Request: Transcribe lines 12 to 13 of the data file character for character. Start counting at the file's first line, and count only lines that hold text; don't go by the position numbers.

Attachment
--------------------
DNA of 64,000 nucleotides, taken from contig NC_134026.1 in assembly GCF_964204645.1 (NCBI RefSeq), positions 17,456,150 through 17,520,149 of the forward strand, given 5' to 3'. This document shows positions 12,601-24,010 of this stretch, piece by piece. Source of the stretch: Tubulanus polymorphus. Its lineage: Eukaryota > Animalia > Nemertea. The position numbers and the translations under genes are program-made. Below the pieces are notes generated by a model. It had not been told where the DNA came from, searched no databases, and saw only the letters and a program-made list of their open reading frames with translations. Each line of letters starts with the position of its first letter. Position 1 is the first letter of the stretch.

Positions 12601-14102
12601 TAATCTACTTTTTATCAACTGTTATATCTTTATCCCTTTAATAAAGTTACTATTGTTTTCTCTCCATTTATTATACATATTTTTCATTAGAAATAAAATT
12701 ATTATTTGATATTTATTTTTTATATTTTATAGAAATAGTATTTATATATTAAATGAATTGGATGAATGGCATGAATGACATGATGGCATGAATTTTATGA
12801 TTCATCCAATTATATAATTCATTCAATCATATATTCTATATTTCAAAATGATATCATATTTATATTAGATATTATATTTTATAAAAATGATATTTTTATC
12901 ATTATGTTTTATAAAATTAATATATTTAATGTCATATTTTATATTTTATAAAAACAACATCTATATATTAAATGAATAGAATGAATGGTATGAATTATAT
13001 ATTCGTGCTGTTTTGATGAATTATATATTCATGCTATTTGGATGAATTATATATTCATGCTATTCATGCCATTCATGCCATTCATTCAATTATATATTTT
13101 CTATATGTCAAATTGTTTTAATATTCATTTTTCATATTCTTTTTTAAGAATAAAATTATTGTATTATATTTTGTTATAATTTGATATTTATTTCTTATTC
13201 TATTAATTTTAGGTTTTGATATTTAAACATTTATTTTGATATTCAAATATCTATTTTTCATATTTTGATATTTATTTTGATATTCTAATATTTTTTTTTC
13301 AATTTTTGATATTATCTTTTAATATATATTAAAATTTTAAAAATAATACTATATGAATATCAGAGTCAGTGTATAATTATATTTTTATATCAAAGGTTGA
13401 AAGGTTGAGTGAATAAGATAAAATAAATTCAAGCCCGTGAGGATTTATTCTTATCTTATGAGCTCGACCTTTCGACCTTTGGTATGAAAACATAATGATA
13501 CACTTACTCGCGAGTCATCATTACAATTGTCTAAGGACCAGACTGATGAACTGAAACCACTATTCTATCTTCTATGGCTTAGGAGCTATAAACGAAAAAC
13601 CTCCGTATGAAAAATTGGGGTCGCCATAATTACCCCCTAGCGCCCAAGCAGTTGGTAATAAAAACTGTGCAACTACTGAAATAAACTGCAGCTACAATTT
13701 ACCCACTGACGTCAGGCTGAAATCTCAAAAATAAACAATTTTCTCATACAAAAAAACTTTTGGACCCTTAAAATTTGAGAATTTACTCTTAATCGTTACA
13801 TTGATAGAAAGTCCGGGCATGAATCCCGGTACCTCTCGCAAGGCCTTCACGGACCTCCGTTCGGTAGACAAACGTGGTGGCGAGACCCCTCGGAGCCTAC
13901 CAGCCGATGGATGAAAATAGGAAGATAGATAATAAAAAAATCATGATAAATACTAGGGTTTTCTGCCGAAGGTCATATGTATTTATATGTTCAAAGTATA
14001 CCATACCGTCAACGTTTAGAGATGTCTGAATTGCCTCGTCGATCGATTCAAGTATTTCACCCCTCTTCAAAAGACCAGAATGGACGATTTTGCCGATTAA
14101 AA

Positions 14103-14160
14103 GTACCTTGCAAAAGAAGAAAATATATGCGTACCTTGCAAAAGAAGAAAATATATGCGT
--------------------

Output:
13501 CACTTACTCGCGAGTCATCATTACAATTGTCTAAGGACCAGACTGATGAACTGAAACCACTATTCTATCTTCTATGGCTTAGGAGCTATAAACGAAAAAC
13601 CTCCGTATGAAAAATTGGGGTCGCCATAATTACCCCCTAGCGCCCAAGCAGTTGGTAATAAAAACTGTGCAACTACTGAAATAAACTGCAGCTACAATTT